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Re: Ceratopsians: sprawling or straight?

Seems I need to address this subject, both due to the erroneus claims that
continue to confuse the issue of ceratopsid arm posture, and to garbled
notions regarding my work. 

Per Christansian and I are wrapping up a major MS on ceratopsian locomotion.
It shows that their forelimbs 
were configured to work in an erect manner, with the hands directly beneath
the shoulder joints and separated by only one and a half hand widths
(measured from the inner edge of the hands) - as per the trackways. This is
an essentially mammalian arrangement, for example wildebeest walk with their
hands well separated, more so than the hindfeet. 

A few ceratopsian shoulder joints are crushed, resulting in a false lateral
orientation to the glenoid (this includes the Milwaukee Torosaurus element
Johnson & Ostrom studied). In uncrushed glenoids the scapular portion of the
glenoid actually faces partly medially, hardly expected in a nonerect arm! 

There will be no presentation on this subject at Dinofest III. How do those
wacky paleorumors start? 

The many skeletons mounted and restored with the arms more sprawling and the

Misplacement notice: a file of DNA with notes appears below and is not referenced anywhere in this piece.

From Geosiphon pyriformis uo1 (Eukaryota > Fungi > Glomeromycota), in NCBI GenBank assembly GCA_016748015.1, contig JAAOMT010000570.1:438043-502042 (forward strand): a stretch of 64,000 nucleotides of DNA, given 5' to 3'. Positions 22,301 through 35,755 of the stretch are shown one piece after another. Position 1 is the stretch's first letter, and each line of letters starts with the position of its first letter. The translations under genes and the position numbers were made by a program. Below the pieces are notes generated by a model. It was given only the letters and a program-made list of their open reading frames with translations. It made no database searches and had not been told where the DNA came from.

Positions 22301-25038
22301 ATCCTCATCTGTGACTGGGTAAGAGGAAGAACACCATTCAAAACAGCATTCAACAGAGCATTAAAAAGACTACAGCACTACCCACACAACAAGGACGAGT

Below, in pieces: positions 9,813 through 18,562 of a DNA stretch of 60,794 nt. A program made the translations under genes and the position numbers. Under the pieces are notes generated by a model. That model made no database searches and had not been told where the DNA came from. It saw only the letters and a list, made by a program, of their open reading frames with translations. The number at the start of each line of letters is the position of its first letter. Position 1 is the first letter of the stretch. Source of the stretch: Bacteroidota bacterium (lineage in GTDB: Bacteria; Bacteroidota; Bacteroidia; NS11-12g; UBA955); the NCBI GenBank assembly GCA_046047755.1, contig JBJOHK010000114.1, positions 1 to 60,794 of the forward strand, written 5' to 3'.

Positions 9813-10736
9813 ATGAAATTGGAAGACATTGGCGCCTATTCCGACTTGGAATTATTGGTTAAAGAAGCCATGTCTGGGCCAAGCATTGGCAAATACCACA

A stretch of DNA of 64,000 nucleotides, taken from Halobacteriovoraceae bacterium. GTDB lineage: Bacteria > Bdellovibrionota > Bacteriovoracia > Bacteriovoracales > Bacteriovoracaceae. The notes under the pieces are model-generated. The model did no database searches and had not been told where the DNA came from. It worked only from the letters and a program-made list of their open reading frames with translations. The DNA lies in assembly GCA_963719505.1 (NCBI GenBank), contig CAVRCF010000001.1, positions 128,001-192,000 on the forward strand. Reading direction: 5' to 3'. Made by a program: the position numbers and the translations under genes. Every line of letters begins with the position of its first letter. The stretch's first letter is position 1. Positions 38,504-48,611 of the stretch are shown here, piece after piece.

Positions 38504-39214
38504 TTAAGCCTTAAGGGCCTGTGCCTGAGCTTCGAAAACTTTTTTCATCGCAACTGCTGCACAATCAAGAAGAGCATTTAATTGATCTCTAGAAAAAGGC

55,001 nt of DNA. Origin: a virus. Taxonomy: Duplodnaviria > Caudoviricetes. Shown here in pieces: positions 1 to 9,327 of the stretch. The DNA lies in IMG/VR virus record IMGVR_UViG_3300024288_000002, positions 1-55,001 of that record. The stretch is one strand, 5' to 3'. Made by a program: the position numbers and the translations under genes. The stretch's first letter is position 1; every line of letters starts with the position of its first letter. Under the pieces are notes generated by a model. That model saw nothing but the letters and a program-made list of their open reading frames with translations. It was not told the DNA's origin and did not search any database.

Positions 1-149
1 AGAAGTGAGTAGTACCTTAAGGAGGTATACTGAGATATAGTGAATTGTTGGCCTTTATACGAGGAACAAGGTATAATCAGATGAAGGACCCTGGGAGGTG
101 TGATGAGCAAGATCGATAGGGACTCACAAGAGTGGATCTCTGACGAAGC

hands separated by as much as four hand widthes are mere fantasies. For
example, the St Paul skeleton has the hands separated by three hand widthes,
twice what the trackways record. As for the hindfeet, in the trackway they
nearly touch on the midline, in the St Paul mount the feet are widely
separated. IF someone seems to think their measurements confirm that the St
Paul skeleton fits the trackways, I suggest they check their metric tape for
accuracy, and learn some geometry along the way. As for the Milwaukee
Torosaurus mount, it is even worse, because the feet are even further apart!
The idea that these skeletons are in any way in accord with the best trackway
is nonscientific, and just plain wrong. What is unfortunate is that none of
those responsible for these skeletons is making the effort to actually
remount them to fit the trackways.